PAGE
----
Got Yahoo!? I’m so sorry.

ToTheSharePoint Newsletter
May 5, 2008

By Dan Holme
Office & SharePoint Pro
Community Manager

Got Yahoo!? I’m so sorry.

You’ll probably know by the time you read this, but I have to think Yahoo!’s stock will tank on Monday following the formal withdrawal of Microsoft’s offer to acquire Yahoo!. You’ve certainly heard that the withdrawal happened. On Saturday, Steve Ballmer sent a pointed letter to Yahoo! CEO and Chief Jerry Yang that clearly indicated Ballmer’s frustration with the process. The full text of the letter can be found here.

According to Ballmer’s letter, Yahoo! had not only turned down Microsoft’s initial offer (a 62 percent premium on Yahoo!’s stock price on January 31, the date of the offer) but had also turned down an offer last week of $33 per share (a 70 percent premium over the January 31 stock price) and had “insisted” (Ballmer’s words) on another $4 per share.

The numbers behind the deal are interesting to me. For the last 365 days, the 200-day average of Yahoo!’s stock price has been in the $30-$28 level, with a clear trend downward. The trading price was taking a nose-dive in early 2008. Microsoft’s offer of $31 per share, when the actual price was just over $19, brought the price back up to the $27-$29 level. So Microsoft’s offer, while a 62 percent premium, was only about 10 percent higher than the 200 day average on that day. The offer this week of $33 per share was a healthy 20 percent higher than the 200 day average. So the offer can be painted as either a super premium of 60+ percent, or a decent premium of 20+ percent. Either way. Now I’m not a major investor, but if I could make a 20 percent return by signing a dotted line, I would! Especially when the alternative is… well, watch Yahoo!’s price on Monday. It will be interesting to see where it settles over time, in relation to its $19 level of January 31. My guess: even lower. Maybe not right away, but sooner rather than later.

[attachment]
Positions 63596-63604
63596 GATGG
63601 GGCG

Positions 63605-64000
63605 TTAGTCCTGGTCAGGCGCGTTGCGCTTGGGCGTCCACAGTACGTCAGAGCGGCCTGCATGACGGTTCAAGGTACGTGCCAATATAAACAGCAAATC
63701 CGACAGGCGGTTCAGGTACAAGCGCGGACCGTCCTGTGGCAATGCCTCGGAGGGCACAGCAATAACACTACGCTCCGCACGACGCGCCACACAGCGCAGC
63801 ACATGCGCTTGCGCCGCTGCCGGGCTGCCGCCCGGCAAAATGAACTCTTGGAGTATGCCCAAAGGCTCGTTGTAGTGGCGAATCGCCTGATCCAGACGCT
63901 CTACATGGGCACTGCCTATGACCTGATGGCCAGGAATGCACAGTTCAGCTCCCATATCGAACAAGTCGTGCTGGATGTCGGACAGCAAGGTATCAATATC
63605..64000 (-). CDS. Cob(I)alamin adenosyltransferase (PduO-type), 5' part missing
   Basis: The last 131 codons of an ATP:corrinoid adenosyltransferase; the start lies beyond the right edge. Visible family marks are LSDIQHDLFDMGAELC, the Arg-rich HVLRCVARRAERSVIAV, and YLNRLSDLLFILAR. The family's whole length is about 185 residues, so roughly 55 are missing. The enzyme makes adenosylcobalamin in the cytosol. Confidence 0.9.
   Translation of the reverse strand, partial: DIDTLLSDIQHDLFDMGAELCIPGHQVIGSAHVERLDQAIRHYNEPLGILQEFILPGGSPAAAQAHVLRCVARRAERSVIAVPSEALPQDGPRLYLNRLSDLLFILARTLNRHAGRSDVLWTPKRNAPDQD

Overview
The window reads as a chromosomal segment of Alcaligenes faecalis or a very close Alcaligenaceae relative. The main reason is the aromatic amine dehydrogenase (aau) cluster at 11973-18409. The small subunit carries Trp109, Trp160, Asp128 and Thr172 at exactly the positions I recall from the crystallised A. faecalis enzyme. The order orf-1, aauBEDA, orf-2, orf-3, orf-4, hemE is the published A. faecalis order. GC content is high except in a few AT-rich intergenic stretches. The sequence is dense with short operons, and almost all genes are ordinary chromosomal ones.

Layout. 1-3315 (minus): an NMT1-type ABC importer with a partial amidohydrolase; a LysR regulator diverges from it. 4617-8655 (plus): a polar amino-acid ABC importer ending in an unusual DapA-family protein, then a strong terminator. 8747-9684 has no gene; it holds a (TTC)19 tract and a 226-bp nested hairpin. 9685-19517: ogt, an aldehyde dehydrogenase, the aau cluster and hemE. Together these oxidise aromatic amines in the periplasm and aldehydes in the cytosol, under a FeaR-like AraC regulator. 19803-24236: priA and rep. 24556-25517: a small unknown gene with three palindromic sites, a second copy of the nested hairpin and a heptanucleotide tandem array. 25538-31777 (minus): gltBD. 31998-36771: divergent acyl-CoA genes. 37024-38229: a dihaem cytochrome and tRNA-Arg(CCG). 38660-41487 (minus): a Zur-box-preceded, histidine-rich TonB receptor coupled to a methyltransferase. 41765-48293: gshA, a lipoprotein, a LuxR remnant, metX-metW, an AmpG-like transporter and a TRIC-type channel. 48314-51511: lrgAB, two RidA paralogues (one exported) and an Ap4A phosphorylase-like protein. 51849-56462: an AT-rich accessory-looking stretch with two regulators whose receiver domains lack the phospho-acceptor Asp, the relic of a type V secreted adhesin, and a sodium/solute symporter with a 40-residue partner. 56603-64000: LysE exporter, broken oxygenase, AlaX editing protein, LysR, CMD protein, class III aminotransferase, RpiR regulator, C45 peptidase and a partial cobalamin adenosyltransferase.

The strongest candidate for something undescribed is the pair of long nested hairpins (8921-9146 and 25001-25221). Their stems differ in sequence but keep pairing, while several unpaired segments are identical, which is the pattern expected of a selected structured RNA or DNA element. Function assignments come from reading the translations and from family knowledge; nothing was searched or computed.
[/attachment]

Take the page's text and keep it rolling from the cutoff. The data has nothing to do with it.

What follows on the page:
I think that the offer on January 31 had real promise, had it worked as planned. If Yahoo! had taken the offer, it would have shaken up the online advertising industry in a very big way, and would have been a wake up call to the 800-pound gorilla, Google. There could have been a level of excitement and momentum that might have brought the talented people of Microsoft and Yahoo! together for some real, fast progress. Instead, Yahoo! declined and, according to Ballmer’s letter, actually started planting business land mines by pursuing plans to outsource key search terms to Google. Yahoo! also made a big, big noise that it thought itself worth close to 200 percent of what the market viewed it to be worth, and that it viewed a merger with Microsoft as a “worst case scenario.” Yahoo! polluted the atmosphere in such a way that I think a merger would have become a nasty and counterproductive undertaking with major defections of talent.

In other words, Yahoo!’s executives and board not only passed up what was a great offer for its shareholders, it poisoned the water, did a little bit of scorched earth defense, and I think, in the end, will have started the company’s demise. Since the initial rejection of the offer, my bet has been that we’re now starting to see the long, protracted death of Yahoo! as we know it. I can’t imagine the company will go away, but I can’t imagine anyone will want to touch it while the company recoils from the karma it has generated this year.